Efficient Split-Mix Federated Learning for On-Demand and In-Situ Customization

Abstract

Federated learning (FL) provides a distributed learning framework for multiple participants to collaborate learning without sharing raw data. In many practical FL scenarios, participants have heterogeneous resources due to disparities in hardware and inference dynamics that require quickly loading models of different sizes and levels of robustness. The heterogeneity and dynamics together impose significant challenges to existing FL approaches and thus greatly limit FL’s applicability. In this paper, we propose a novel Split-Mix FL strategy for heterogeneous participants that, once training is done, provides in-situ customization of model sizes and robustness. Specifically, we achieve customization by learning a set of base sub-networks of different sizes and robustness levels, which are later aggregated on-demand according to inference requirements. This split-mix strategy achieves customization with high efficiency in communication, storage, and inference. Extensive experiments demonstrate that our method provides better in-situ customization than the existing heterogeneous-architecture FL methods.

Publication
In The Tenth International Conference on Learning Representations

Federated learning (FL)1 is a distributed learning paradigm that leverages data from remote participants and aggregates their knowledge without requiring their raw data to be transferred to a central server, thereby largely reducing the concerns from data security and privacy. FedAvg is among the most popular federated instantiations, which aggregates knowledge by averaging models uploaded from different participants.

Fig 1: Model customization for dynamic width (efficiency) and robustness.

When deploying federated learning, one challenge in real-world applications is the run-time (i.e., test-time) dynamics: The requirements on model properties (e.g., inference efficiency, robustness, etc.) can be constantly changing during the run-time, depending on the status of the devices or the outside environment. One common and specific type of dynamics is resource dynamics: For each application, the allocated on-device resources (e.g., run-time memory, CPU bandwidth, etc.) may vary drastically during run-time, depending on how the resource allocation of the running programs are prioritized on a participant’s device. Another type of dynamics is the robustness dynamics: The constantly changing outside environment can make different requirements on the safety (or robustness) level of the model. For instance, the quality of real-time videos captured by autonomous cars can suddenly degrade, e.g., on entering a poor-lighted alley or tunnel from a well-lighted avenue, on entering a section of bumpy road which leads to a sudden burst of blurring in the videos, etc. In such cases, a more robust model should be quickly switch in and replace the one used on benign conditions, in order to prevent catastrophic accidents caused by wrong recognition under poor visual conditions. Such dynamic run-time requirements demand the flexibility to customize the model. The desired model should be able to transform to different variants for dynamic demands of robustness, accuracy and efficiency.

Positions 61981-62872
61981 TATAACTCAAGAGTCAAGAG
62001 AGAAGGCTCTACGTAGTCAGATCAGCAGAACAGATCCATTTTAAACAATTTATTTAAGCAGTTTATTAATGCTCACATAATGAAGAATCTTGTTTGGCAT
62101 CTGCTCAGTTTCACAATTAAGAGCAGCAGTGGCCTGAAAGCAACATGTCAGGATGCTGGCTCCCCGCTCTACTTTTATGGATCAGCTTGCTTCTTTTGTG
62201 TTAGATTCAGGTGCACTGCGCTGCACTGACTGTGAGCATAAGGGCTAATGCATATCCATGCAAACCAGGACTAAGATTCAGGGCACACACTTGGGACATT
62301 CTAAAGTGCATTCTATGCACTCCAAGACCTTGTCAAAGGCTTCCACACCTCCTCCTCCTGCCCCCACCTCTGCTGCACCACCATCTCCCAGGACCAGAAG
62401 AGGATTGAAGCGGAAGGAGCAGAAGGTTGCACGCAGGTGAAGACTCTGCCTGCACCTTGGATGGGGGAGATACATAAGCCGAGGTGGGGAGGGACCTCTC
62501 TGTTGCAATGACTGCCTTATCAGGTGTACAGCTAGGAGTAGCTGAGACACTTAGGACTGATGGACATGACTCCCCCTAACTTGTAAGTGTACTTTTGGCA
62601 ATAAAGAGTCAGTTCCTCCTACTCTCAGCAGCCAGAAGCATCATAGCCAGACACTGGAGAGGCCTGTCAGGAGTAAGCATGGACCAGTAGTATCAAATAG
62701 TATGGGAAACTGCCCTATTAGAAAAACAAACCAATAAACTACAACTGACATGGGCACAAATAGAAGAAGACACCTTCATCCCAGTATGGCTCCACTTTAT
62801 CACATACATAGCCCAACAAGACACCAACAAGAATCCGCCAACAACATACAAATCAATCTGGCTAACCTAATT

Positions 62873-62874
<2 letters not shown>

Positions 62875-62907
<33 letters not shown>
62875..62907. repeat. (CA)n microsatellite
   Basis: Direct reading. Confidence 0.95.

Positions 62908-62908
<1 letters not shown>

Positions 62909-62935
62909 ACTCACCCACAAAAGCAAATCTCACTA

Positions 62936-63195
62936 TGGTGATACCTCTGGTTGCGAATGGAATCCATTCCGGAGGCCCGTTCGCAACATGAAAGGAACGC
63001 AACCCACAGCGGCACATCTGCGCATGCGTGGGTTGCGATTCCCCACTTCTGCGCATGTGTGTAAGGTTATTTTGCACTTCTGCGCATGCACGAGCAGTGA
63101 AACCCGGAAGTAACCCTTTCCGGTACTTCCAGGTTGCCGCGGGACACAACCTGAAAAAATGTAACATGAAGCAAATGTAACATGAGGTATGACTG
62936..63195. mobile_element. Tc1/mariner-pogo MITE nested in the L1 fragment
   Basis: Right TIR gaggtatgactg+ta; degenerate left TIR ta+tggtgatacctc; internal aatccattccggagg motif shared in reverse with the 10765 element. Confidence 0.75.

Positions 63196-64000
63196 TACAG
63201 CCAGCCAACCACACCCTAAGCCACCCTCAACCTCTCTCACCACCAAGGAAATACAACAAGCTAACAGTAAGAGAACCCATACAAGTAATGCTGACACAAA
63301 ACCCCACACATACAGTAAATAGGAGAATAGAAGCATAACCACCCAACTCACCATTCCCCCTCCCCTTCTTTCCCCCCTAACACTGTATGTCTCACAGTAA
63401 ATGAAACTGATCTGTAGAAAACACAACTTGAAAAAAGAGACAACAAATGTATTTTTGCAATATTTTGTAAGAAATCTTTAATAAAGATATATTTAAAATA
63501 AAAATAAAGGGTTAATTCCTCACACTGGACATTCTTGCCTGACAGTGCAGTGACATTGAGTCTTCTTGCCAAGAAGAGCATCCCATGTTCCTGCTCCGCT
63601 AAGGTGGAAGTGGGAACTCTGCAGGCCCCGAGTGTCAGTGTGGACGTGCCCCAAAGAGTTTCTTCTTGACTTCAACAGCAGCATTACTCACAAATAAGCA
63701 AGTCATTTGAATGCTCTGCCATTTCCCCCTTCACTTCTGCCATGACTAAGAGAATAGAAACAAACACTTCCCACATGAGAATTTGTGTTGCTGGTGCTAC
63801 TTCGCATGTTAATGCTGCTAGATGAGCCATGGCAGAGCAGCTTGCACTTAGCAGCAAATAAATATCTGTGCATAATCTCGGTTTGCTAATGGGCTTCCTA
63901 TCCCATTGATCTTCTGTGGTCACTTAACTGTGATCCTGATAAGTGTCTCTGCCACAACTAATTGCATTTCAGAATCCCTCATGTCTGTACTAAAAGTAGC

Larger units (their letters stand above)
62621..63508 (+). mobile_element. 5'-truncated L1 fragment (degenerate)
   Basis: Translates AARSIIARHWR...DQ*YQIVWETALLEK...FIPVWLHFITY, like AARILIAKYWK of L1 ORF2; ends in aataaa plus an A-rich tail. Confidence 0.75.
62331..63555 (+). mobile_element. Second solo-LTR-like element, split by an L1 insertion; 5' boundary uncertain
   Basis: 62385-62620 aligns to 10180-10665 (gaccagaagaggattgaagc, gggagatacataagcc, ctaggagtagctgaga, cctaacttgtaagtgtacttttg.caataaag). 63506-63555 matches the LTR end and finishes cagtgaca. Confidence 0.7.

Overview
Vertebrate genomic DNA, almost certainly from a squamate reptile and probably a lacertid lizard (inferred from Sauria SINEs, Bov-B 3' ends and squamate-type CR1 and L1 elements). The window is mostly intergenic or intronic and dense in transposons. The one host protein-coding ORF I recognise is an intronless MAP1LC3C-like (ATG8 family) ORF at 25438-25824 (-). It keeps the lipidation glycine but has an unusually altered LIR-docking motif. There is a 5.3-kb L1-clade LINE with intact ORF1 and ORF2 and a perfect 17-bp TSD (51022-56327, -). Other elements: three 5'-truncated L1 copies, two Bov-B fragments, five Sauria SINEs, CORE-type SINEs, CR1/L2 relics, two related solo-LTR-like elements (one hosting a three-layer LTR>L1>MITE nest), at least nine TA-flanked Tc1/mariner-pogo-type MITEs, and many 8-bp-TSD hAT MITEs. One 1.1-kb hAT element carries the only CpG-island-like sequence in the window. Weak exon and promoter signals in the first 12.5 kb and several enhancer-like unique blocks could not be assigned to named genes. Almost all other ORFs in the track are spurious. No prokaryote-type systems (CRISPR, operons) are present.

Fig 2: Device heterogeneity in federated learning.